Tatra Mountains

Vividly colored fall leaves may grab your attention, but don’t overlook the other pros of this season – there are more edible mushrooms in autumn than any other time a the year. If you’re planning to go for some mushroom hunting don’t forget to obey to this 5 easy to remember rules. Good luck 🙂

Mushrooming basket

Izabela Fall

About

Z pochodzenia Sanoczanka, Japanofil, wolontariusz tęskniący za Afryką i etnograf-pasjonat. // Just a small town girl who always dreamed of travels and faraway places... Now Warsaw-based international relations analyst, travel blogger & folklore enthusiast, who cherishes nature, simple life & Irish traditional music. Japanophile. Addicted to haribo jellies & …red lipstick.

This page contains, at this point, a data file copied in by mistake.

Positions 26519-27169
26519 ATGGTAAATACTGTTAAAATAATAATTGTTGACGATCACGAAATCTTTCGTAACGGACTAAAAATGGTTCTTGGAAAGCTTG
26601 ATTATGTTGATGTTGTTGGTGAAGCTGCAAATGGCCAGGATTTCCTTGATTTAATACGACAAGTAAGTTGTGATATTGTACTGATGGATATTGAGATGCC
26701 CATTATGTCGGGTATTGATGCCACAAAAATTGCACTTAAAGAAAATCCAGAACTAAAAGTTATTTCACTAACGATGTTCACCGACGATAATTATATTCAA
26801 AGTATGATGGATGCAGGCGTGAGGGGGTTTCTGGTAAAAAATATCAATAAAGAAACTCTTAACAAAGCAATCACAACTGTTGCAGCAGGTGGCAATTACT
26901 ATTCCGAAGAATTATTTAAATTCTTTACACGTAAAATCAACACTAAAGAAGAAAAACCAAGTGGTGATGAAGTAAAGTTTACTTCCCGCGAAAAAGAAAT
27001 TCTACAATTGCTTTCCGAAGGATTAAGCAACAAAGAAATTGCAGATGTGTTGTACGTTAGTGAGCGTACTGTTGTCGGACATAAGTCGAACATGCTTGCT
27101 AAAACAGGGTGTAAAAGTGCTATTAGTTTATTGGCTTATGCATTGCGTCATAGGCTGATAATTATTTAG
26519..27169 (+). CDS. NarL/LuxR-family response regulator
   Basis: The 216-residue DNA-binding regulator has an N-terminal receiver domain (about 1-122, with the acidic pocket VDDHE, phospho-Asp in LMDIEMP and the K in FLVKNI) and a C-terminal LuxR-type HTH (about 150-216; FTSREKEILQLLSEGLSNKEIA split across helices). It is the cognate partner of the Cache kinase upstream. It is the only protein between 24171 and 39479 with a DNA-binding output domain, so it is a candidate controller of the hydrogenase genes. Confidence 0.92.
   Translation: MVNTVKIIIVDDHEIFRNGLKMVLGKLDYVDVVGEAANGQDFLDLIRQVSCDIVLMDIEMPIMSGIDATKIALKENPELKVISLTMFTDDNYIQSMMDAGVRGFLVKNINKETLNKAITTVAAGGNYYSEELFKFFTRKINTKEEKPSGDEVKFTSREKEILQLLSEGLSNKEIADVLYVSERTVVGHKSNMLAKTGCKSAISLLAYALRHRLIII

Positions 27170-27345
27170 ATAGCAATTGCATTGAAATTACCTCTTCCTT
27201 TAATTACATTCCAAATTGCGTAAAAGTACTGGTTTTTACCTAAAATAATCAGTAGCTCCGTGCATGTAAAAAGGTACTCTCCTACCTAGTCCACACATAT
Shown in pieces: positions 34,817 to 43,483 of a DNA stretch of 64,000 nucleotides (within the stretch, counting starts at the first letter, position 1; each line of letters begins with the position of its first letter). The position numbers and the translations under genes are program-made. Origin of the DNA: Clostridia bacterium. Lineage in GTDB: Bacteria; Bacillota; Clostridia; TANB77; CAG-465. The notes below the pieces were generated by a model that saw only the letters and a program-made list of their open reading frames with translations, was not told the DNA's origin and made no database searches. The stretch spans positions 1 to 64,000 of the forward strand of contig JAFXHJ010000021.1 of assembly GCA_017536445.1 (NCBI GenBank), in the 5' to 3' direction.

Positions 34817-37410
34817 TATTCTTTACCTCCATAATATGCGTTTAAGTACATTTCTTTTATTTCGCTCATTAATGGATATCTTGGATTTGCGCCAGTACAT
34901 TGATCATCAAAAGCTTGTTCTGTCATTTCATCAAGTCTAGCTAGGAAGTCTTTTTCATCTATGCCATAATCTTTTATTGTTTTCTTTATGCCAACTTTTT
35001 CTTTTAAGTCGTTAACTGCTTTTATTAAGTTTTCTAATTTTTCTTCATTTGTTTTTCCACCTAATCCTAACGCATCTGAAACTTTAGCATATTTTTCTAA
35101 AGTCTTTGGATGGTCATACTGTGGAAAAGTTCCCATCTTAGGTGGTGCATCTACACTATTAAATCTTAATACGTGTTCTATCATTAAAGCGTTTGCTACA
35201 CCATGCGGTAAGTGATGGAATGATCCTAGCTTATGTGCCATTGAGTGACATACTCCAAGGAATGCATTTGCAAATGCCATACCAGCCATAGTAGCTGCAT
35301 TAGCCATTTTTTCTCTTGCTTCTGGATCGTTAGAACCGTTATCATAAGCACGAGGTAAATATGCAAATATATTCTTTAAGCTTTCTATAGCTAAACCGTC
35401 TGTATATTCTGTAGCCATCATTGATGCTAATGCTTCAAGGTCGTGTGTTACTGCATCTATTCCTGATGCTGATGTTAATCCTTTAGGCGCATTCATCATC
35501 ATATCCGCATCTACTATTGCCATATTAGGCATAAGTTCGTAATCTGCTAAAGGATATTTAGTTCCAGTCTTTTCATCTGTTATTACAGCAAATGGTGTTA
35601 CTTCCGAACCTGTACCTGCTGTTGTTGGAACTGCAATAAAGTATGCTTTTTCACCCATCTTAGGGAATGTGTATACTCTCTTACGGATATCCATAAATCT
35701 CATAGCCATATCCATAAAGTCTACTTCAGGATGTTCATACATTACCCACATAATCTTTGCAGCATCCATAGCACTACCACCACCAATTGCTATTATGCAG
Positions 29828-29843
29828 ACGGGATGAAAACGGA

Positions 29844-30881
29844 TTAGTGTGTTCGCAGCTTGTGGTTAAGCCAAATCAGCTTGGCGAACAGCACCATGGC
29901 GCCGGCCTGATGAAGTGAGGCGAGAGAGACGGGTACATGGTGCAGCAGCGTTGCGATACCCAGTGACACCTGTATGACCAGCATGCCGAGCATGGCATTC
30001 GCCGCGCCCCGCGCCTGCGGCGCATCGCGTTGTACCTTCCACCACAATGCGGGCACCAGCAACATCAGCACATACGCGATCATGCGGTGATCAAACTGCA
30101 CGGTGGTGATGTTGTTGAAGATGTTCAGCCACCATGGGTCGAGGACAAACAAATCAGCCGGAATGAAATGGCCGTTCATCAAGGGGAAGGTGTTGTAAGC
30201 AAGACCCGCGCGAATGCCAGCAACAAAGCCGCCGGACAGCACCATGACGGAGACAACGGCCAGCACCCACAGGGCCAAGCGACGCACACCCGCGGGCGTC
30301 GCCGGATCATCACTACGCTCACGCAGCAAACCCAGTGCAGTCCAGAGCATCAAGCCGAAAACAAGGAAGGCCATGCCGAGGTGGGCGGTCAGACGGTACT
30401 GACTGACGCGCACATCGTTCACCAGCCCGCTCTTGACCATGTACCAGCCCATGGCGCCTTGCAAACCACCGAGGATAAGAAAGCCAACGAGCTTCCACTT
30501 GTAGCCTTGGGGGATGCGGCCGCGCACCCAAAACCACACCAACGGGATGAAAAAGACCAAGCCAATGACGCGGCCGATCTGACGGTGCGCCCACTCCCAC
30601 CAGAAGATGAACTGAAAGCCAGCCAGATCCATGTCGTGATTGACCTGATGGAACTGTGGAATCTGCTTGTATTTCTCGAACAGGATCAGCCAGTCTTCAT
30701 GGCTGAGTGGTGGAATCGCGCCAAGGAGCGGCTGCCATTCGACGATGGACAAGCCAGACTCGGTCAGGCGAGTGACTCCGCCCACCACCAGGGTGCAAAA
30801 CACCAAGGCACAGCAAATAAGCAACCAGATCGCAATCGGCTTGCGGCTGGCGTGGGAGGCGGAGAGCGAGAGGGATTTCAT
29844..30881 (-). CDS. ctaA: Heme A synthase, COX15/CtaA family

1. It looks lovely. I love the mushroom picture! It looks like a great place to hike in the Autumn.

  2. We have these beautiful colors in America too, Isabella. Especially on the East Coast, where they enjoy the Indian Summer. I’ve never heard of the Bieszczady Mountains before. Very beautiful area!

    • I know, I remember your posts about the Fall in States, lovely! Greetings from… rainy Tokyo! I’ve just arrived today 🙂

  3. I can see why you feel that way about Bieszczady. It’s absolutely gorgeous! I felt the same way about the forested mountains where I used to live in western North Carolina. There’s something unique about autumn’s leaf change.

    I adore eating ceps and would love to go mushroom hunting with someone who can show me how to identify which are safe to eat. I understand that it’s a popular autumnal activity. Do you still do it now that you live in Warsaw?

  4. breathtaking! when you’re back from Japan you have to take me to Bieszczady in autumn! I was there as a kid and don’t remember it all that well but I know it never was that beautiful when I visited!

  5. Cudowne zdjęcia

  6. Pingback: Sanok Open Air Museum in winter | Folk Architecture Museum